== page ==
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Song of the Siren

Song of a Siren explores discomfort, fear, guilt, loss, loneliness and longing in facing the unknown. The symbol of the siren is presented in a series of paper fountains, a stream of water trickling from their mouths creating a deafening echo through the gallery. For the exhibition at Korai project space Wetherly explores the archaic symbol of the siren - suspending the sign within the temporal mediums dissecting ideas around seduction and preservation in an attempt to fold time and distance in and upon themselves. 




Looking down at a map in hand or on a screen we see a flattened world, we imagine ourselves moving over a fixed surface towards our destination, whilst the way we have come recedes from our consciousness. Hundreds of years of observing the planets, of striving to discern our place within the universe have been condensed into elaborate equations, hidden in code and stored in the instruments we use everyday without a second thought. We can travel thousands of miles across the world without any appreciation for the majesty of such a feat. No longer laying down memories of the journey instead isolated points float around us without any anchors. It is both far easier and faster to follow blindly, however the impact it has on our daily lives is significant. Our dependence on gps is slowly erasing our sense of where we are and with this, who we are. We have become detached and disillusioned. We have become a beam of blue light radiating out a solitary beacon, a lighthouse, where we have become the centre of a virtual sphere.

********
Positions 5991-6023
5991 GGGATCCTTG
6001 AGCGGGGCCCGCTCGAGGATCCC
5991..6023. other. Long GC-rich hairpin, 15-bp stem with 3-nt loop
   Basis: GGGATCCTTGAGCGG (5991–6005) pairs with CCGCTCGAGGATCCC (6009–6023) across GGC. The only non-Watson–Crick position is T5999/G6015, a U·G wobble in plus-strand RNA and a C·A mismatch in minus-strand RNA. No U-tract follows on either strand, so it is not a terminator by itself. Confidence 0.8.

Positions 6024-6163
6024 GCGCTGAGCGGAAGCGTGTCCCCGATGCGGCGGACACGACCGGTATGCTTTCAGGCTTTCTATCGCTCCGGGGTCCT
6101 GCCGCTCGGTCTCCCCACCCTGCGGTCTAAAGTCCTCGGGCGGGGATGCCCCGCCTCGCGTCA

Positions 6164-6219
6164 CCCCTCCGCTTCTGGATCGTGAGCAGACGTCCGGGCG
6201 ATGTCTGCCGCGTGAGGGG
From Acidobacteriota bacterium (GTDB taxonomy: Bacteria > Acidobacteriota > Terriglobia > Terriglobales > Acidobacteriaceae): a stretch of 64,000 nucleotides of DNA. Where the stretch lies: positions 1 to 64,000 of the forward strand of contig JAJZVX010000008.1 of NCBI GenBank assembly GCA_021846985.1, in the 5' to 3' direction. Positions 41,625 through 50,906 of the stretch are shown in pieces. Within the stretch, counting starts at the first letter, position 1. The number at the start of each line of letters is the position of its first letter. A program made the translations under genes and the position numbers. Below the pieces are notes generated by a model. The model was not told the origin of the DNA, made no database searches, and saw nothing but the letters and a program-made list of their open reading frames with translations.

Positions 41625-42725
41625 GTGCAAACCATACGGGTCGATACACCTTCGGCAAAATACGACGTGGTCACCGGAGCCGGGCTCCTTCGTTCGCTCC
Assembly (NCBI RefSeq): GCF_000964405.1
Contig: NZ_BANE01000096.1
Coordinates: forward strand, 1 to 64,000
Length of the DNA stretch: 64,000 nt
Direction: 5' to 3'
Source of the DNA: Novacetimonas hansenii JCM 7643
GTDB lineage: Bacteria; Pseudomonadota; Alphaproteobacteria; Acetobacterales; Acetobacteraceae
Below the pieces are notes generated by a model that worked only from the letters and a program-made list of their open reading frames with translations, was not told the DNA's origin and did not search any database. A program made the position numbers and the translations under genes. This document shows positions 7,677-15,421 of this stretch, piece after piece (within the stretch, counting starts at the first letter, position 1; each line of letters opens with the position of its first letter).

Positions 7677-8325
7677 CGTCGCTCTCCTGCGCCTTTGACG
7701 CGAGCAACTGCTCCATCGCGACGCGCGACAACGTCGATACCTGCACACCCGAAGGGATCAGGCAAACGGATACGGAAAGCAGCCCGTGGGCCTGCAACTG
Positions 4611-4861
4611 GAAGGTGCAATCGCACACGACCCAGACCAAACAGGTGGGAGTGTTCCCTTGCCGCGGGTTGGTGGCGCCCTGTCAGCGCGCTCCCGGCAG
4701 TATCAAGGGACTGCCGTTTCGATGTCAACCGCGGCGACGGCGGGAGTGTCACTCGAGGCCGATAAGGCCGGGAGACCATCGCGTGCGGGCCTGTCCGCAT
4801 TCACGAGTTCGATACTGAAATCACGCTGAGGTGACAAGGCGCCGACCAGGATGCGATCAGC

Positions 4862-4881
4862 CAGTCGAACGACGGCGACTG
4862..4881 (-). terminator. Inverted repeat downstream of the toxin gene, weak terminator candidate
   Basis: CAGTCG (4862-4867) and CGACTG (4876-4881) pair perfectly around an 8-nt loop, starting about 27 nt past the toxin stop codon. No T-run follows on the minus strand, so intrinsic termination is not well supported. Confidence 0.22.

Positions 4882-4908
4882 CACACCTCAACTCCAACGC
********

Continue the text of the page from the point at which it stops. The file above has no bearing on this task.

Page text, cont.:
Discomfort, fear, guilt, loss, loneliness and longing rise up within us in the face of the unknown. We are lost, seduced into submission by our desire and insistence on adapting and relying on technology. Disparate information - disconnected like the scattered pieces of a puzzle. We forget that before modern technology we were all moved by nature. Humidity, shadows, vibrations, birdsong are all lost languages. We have designed instruments and climate controlled environments that isolate us from this guidance. Our senses dulled, our patience waning and the conditioning of a consumerist society have left the majority of us disabled. Many of us lay swaddled in comfort, ignorance or in denial of the storm rising around us, protected by a barricade of numbness, self interest and privilege. The little lights of liquid crystal displays infatuate and distract us from what is real. I look at the little blue searchlight on my gps device and I wonder at the abstract symbols that make up the blank memories. I feel disoriented when I zoom out to a wider world view. Isolated on this island surrounded by sea, I realise how little I respected distance within the ease of a globalised world, all I have are a few facts researched on Wikipedia. The siren sings to us and we are lulled by her seduction, we are falling for her and in this moment we are swallowed by a slow walk to extinction under a facade of self-preservation. 

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